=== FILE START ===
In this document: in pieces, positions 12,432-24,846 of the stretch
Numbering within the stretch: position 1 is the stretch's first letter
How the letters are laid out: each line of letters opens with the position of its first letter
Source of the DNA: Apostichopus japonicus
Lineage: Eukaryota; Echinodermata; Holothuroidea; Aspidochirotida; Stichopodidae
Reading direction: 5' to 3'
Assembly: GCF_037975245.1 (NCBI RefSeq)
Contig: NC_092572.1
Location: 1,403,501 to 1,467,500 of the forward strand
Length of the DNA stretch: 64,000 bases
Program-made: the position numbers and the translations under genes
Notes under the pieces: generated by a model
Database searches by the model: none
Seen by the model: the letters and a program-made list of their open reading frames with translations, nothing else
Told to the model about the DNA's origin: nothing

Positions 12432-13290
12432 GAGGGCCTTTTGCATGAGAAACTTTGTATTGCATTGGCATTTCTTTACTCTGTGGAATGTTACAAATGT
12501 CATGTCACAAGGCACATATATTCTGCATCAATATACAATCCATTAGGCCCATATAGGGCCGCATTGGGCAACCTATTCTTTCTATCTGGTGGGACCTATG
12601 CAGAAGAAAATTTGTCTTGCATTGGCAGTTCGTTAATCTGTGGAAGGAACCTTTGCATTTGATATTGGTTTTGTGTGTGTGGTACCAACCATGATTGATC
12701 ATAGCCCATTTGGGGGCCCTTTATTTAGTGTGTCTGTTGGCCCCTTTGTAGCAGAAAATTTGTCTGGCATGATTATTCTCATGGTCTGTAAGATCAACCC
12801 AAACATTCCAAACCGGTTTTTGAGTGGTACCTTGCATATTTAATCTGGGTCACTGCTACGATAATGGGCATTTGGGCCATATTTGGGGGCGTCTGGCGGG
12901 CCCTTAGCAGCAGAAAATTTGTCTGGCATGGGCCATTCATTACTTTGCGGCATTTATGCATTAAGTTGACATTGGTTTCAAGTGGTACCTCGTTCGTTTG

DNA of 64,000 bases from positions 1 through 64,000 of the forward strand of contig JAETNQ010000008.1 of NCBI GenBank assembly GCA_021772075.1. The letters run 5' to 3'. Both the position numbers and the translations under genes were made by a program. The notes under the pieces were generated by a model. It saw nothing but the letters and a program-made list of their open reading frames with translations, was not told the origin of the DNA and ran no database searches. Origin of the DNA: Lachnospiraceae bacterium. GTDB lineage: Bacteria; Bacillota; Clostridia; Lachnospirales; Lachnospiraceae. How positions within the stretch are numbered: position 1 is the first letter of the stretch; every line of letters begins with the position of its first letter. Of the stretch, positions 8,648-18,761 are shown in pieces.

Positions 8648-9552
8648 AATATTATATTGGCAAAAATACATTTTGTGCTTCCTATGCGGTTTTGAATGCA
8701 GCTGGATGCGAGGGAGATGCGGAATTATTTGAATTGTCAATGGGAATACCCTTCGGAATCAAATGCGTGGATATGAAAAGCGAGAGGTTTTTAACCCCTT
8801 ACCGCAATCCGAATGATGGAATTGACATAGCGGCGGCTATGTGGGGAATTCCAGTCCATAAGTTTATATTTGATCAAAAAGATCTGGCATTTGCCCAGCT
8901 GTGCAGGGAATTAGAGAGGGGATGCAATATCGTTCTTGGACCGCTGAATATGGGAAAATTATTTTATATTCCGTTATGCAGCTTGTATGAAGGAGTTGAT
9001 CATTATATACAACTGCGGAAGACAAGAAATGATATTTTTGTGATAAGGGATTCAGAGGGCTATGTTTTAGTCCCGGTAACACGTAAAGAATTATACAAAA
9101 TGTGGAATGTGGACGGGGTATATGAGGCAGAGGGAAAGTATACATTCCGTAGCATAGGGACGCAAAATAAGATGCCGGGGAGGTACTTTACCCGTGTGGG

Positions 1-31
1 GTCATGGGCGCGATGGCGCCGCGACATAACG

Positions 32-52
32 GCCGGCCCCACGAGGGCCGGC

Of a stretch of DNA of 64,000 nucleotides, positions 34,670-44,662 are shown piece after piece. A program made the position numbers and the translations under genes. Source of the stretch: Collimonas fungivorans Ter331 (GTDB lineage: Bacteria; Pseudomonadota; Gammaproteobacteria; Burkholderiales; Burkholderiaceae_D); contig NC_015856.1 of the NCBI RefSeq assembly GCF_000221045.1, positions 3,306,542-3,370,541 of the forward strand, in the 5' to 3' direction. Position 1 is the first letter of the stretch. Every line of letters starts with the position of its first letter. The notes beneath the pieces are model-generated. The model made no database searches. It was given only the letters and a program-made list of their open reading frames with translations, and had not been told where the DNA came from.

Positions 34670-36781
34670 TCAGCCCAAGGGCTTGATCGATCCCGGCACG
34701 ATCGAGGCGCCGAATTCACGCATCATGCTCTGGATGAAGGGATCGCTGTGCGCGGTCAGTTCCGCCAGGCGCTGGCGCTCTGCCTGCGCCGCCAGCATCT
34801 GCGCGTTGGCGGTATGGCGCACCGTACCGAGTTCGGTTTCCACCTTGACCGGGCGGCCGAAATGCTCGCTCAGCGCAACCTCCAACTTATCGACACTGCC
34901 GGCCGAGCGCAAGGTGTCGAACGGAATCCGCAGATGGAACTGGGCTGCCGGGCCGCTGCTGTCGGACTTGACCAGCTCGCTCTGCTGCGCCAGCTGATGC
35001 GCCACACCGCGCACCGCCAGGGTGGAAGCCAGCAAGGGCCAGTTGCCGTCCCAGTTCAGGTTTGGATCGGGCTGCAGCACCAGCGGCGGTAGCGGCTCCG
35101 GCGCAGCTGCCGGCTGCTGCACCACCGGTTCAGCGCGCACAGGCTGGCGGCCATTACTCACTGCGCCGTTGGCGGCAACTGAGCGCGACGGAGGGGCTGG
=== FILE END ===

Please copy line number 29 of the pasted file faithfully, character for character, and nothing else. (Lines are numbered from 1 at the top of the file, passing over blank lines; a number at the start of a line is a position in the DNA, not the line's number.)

9001 CATTATATACAACTGCGGAAGACAAGAAATGATATTTTTGTGATAAGGGATTCAGAGGGCTATGTTTTAGTCCCGGTAACACGTAAAGAATTATACAAAA